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Development of new drugs based on the structure of essential proteins for cholesterol synthesis and metabolism, integrating genetic studies and molecular modeling of dyslipidemic patients

Grant number: 21/11205-9
Support Opportunities:Scholarships in Brazil - Post-Doctoral
Effective date (Start): December 01, 2021
Effective date (End): February 29, 2024
Field of knowledge:Health Sciences - Pharmacy
Principal Investigator:Mario Hiroyuki Hirata
Grantee:Glaucio Monteiro Ferreira
Host Institution: Faculdade de Ciências Farmacêuticas (FCF). Universidade de São Paulo (USP). São Paulo , SP, Brazil
Associated research grant:16/12899-6 - Genomics, epigenomics and pharmacogenomics characterization of familial hypercholesterolemia in the Brazilian population, AP.TEM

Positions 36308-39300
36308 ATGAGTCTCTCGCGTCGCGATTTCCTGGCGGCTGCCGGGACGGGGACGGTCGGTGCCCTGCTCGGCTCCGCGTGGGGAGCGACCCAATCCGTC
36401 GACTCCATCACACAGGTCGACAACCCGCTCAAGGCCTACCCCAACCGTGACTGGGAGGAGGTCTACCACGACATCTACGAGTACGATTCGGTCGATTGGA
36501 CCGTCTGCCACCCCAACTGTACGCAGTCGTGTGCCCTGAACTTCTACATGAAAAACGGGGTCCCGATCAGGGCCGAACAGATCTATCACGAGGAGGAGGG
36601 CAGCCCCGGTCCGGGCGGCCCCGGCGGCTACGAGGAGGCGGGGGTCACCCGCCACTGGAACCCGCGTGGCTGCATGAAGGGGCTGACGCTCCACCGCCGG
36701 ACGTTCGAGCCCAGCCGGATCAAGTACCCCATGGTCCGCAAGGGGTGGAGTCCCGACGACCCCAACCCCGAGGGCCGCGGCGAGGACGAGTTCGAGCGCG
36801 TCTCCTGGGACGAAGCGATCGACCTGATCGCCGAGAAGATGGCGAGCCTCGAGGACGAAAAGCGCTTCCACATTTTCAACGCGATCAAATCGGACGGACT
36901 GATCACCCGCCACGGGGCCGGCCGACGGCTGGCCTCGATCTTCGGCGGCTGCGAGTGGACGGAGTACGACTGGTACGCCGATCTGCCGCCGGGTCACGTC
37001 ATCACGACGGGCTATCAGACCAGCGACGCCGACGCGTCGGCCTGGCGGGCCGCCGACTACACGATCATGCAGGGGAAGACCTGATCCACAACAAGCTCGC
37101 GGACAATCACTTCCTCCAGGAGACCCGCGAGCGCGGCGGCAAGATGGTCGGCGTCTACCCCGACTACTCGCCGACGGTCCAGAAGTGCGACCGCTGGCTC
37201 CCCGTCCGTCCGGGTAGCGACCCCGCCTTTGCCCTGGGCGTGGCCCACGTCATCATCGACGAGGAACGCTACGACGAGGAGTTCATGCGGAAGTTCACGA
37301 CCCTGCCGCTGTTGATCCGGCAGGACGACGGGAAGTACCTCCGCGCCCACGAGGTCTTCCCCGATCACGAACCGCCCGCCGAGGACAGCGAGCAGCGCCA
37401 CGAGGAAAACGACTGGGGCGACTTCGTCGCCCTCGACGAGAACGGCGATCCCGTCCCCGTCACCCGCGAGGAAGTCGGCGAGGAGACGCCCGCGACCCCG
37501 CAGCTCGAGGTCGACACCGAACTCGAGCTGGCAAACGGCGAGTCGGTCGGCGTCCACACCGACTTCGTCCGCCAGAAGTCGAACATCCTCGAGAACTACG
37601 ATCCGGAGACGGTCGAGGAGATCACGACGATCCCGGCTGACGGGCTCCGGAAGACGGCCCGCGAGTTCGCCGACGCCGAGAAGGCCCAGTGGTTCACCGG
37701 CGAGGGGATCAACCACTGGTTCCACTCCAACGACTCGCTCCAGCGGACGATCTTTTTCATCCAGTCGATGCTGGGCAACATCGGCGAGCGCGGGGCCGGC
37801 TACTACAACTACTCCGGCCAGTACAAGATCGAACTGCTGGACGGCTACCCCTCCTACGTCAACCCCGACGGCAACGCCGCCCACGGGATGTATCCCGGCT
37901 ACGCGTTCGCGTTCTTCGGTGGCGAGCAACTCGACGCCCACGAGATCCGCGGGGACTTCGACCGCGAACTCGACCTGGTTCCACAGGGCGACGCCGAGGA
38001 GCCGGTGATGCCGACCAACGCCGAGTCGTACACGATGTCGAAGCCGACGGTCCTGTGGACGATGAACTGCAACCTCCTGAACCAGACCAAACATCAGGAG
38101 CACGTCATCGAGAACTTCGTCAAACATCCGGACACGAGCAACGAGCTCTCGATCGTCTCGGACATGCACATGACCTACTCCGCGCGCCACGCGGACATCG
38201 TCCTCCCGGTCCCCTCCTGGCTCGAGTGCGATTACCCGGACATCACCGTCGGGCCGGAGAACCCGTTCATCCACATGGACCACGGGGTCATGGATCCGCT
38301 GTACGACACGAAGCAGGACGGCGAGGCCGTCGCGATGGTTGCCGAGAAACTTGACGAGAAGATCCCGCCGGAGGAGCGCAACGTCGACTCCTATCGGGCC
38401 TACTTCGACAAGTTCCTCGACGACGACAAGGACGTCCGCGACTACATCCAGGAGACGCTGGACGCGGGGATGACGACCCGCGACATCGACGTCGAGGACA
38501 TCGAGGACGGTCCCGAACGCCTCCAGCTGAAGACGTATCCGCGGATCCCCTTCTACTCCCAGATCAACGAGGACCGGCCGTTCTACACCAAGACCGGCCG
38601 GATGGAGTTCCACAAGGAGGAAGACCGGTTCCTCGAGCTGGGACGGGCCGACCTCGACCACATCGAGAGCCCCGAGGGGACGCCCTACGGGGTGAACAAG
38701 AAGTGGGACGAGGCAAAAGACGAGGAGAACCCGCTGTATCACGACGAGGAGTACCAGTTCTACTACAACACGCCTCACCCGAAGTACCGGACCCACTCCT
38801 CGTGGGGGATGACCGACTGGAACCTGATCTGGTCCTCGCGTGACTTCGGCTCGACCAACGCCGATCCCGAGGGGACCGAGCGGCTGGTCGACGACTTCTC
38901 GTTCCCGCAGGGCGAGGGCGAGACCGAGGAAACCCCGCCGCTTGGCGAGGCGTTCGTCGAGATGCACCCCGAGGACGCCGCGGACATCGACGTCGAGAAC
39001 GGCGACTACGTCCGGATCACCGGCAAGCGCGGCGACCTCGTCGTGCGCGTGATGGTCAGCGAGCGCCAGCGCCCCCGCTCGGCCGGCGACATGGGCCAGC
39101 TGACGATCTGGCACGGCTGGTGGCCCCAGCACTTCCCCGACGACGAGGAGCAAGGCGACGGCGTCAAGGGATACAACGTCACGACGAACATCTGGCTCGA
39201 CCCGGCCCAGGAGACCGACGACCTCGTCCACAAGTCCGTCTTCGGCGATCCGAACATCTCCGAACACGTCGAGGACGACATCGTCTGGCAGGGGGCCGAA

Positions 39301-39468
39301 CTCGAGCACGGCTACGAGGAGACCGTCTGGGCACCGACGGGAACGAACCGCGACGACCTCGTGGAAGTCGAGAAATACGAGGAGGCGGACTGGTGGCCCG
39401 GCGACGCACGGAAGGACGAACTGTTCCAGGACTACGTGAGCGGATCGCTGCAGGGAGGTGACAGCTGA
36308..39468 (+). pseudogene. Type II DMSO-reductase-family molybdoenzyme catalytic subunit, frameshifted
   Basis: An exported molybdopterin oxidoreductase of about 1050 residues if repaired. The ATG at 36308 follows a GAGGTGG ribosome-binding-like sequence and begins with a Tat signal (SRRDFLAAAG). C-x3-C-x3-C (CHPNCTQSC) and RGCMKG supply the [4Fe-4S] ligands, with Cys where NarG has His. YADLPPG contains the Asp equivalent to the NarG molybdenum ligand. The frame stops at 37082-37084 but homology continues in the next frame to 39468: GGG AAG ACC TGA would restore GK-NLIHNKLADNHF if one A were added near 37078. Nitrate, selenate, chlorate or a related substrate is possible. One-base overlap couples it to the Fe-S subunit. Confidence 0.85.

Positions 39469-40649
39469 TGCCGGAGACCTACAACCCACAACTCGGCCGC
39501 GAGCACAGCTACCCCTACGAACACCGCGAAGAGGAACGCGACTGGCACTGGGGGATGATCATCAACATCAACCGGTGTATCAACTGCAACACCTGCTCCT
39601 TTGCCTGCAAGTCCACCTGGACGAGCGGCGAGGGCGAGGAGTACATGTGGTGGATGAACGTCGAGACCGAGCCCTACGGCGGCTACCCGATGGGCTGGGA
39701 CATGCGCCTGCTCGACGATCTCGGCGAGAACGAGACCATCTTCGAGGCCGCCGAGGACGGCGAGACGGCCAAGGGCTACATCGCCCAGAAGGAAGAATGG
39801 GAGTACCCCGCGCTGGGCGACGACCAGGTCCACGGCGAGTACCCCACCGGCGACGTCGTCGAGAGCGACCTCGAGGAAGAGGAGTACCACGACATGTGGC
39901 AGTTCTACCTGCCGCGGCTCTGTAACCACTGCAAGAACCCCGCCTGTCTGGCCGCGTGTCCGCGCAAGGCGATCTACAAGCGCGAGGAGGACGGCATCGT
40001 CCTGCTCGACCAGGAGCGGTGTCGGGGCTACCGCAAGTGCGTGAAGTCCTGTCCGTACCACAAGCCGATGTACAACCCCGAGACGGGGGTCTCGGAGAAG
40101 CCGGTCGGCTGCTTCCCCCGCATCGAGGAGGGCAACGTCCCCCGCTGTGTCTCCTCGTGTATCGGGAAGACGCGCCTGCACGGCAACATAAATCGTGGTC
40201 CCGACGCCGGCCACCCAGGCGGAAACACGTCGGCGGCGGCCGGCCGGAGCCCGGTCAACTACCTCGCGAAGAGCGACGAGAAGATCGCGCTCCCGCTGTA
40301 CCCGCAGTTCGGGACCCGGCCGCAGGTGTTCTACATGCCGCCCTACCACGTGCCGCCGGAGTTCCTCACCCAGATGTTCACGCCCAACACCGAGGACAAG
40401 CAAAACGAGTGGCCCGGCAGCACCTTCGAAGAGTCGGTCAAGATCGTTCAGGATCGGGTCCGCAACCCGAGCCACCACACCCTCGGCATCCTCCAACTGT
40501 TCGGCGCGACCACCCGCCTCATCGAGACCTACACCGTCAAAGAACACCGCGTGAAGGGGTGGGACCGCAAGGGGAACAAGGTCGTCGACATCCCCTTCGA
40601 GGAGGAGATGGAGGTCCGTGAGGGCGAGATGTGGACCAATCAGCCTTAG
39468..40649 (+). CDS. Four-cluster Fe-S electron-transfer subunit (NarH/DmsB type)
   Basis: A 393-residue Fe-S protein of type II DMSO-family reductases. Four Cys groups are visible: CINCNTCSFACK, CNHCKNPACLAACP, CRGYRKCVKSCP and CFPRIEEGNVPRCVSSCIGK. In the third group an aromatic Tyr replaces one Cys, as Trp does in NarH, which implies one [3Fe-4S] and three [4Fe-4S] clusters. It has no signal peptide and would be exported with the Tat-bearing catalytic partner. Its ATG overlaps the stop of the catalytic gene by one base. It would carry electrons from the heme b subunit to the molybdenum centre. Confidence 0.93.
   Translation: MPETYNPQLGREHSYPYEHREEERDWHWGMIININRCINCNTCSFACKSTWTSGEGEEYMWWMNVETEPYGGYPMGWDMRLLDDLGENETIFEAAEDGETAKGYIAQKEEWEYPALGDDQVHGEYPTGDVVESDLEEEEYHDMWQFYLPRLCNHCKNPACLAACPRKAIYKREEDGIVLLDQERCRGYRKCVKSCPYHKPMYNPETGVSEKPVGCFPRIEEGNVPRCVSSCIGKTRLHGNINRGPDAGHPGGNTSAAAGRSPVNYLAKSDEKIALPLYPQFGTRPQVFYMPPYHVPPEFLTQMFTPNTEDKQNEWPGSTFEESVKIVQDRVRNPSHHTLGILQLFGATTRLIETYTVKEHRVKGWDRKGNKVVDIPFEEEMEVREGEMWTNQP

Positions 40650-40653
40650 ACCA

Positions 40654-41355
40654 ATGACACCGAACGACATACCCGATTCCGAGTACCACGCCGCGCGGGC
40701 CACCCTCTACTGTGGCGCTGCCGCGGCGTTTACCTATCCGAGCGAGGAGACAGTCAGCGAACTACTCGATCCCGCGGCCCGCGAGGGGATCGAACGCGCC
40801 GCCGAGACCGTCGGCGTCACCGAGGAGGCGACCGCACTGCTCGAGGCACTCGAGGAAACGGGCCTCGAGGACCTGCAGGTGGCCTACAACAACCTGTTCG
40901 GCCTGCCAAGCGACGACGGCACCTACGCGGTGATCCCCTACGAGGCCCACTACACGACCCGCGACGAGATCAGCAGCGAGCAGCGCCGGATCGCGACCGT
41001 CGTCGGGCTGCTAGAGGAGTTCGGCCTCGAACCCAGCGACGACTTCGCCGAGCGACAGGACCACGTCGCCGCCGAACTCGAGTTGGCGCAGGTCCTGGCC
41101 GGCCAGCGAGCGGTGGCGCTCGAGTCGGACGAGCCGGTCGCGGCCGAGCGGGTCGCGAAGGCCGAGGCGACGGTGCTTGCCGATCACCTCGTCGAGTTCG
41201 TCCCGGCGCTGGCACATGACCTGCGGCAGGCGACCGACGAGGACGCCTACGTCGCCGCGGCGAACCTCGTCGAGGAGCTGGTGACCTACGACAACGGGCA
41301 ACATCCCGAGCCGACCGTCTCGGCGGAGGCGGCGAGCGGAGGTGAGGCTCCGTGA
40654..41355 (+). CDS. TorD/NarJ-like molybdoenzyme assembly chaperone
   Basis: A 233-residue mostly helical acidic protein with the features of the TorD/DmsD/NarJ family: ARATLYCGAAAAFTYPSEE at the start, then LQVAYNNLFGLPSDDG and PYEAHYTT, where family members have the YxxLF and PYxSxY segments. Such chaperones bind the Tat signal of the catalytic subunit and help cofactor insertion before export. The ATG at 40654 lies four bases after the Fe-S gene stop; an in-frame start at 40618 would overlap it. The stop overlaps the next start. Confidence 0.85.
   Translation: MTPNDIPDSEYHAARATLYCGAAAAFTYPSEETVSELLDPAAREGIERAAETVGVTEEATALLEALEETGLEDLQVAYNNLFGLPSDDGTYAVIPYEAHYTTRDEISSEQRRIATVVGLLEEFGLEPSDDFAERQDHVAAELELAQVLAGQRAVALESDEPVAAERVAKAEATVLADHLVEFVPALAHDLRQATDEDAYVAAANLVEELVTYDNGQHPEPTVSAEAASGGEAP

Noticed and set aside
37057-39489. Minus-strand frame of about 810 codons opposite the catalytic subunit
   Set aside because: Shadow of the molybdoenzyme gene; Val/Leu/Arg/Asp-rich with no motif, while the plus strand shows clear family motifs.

Statins are the most prescribed drug to treat Dyslipidemia. However, considered safe, statins are associated with several adverse effects, especially those related to myalgias, rhabdomyolysis and other muscular symptoms related to the use of statins (SMRE), which account for about 65% of cases of poor adherence to treatment. This low adherence to treatment, consequently, leads to increased morbidity, hospitalizations and mortality due to cardiovascular diseases, which in general increases the burden on health systems. Two enzymes play a key role in the synthesis (HMG-CoA reductase, HMGCR) and in the metabolism (subtilisin/kexin type 9, PCSK9 convertase) of cholesterol. The HMGCR gene encodes proteins that participate in the catalysis process of the limiting step in cholesterol synthesis, the conversion of HMG-CoA into mevalonate. Thus, the competitive inhibition of this enzyme by statins decreases cholesterol synthesis and, through regulatory mechanisms, increases the expression of the LDL receptor, its migration on the surface of hepatocytes and, consequently, increases the uptake of circulating LDL, which results in a reduction of plasma LDL cholesterol. For this to occur, the PCSK9 gene encodes proteins that participate in the cholesterol endocytosis process, controlling the recycling of the LDL receptor, and accounts for up to 2% of HF cases due to a variant with gain of function, which causes greater destruction of the LDL receptor and consequently increased plasma LDL. In this context, the population genetic profile can help in the development of new safe and effective drugs. To this end, the search for new inhibitors of HMGCR and also of PCSK9, with the possibility of being administered orally, is imminent. Thus, through molecular modeling studies using the SBVS (Structure Based Virtual Screening) strategy, to search for molecular structures that have complementarity with HMGCR and PCSK9 in order to inhibit its mechanism. These proteins play a fundamental role in the synthesis and metabolism of cholesterol, so large-scale molecular modeling studies can evaluate compounds that can block the activity of these proteins and may bring innovative perspectives for new treatments. (AU)

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